Average time per session: This can help you to understand the quality and relevancy of your content.

There are many (many!) more digital KPIs that can be applied, and these can be done across all channels and platforms, not just a website.

6. Cart Abandonment Rate: This is the percentage of ecommerce customers that put items in their basket and then leave without completing the purchase.

It is calculated by dividing the number of customers who complete a purchase by the total number of baskets created, multiplied by 100.

This KPI can help ecommerce retailers understand the behaviour of their customers. It also provides information on the success (or otherwise) of upselling strategies and the accessibility of the selling platform used.

Strategies that specifically target decreasing the abandonment rate will have an immediate positive impact on revenue. Such strategies might include an email reminder to customers that they left without completing a purchase or offering alternative products.

The KPI itself is useful in that it provides an indication that something is wrong, it then becomes a matter for business leaders to develop strategies to overcome these barriers for customers.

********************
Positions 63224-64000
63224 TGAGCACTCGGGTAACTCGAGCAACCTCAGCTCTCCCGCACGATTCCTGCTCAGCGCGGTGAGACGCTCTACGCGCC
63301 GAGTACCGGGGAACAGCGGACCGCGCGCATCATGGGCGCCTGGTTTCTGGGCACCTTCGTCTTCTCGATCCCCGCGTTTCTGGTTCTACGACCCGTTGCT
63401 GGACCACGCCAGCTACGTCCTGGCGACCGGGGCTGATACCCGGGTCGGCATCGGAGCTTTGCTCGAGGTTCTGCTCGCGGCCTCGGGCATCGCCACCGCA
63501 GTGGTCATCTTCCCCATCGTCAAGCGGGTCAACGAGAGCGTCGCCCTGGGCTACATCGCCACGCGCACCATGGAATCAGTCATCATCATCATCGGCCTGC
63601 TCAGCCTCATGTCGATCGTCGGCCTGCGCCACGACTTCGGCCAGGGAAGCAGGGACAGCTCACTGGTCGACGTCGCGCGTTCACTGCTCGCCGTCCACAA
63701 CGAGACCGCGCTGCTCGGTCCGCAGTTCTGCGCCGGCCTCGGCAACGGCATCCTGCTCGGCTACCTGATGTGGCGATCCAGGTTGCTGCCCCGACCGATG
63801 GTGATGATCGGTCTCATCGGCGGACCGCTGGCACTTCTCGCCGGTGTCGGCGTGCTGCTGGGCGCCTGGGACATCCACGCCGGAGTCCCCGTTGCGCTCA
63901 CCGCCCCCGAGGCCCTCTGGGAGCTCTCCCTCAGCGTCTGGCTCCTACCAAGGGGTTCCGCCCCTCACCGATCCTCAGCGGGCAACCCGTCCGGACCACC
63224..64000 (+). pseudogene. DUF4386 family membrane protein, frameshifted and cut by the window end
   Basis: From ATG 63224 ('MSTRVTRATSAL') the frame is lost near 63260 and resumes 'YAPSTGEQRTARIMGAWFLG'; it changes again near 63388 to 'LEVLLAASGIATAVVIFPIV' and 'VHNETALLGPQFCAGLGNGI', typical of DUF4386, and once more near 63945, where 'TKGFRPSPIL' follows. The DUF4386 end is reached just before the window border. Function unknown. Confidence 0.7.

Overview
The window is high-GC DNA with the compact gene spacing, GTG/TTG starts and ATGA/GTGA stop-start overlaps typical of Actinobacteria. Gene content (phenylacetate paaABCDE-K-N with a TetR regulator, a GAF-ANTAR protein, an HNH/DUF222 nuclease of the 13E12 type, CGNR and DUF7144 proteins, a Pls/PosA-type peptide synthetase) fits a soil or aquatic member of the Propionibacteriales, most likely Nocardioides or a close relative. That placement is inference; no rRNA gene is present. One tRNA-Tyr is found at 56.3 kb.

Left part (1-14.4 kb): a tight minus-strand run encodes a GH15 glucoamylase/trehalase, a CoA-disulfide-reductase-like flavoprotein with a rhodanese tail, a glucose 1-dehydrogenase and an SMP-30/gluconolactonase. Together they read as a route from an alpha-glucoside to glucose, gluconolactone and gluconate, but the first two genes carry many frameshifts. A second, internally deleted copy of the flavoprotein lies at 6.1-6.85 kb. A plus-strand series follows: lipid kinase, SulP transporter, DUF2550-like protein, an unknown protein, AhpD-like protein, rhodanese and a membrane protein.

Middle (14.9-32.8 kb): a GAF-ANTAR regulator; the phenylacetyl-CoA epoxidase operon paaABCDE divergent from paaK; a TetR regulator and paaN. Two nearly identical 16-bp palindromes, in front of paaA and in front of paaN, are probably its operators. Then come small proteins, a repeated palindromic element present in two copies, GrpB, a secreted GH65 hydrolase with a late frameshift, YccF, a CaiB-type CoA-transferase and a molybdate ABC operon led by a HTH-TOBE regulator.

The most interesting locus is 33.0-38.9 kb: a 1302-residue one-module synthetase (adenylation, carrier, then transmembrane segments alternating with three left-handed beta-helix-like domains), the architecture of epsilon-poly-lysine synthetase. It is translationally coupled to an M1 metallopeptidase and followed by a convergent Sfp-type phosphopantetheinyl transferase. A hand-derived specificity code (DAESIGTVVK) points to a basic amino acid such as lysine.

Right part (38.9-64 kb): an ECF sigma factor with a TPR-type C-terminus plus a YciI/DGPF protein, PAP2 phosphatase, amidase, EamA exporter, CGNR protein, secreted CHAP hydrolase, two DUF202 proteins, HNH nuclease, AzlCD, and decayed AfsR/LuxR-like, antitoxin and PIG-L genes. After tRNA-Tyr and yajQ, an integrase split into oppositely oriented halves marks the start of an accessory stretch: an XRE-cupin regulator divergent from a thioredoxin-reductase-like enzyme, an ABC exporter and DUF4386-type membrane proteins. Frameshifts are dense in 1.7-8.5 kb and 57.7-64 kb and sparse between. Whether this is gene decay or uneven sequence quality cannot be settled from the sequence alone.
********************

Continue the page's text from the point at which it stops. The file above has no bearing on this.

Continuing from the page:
In summary

In this blog we’ve addressed KPIs that an ecommerce business can use to understand the health and performance of the business. They can also be used to identify how to increase average order size, revenue and growth. By making the best use of all the data already present in a company, business strategies can really focus on the fine detail of your customers’ needs and on the company’s strengths (and weaknesses).

As these metrics are deployed, how they are calculated and used can be refined and developed, making them more effective. The key to successful KPI and metric use is to do it in a way that informs the decision makers, so that they are empowered and confident in their management decisions.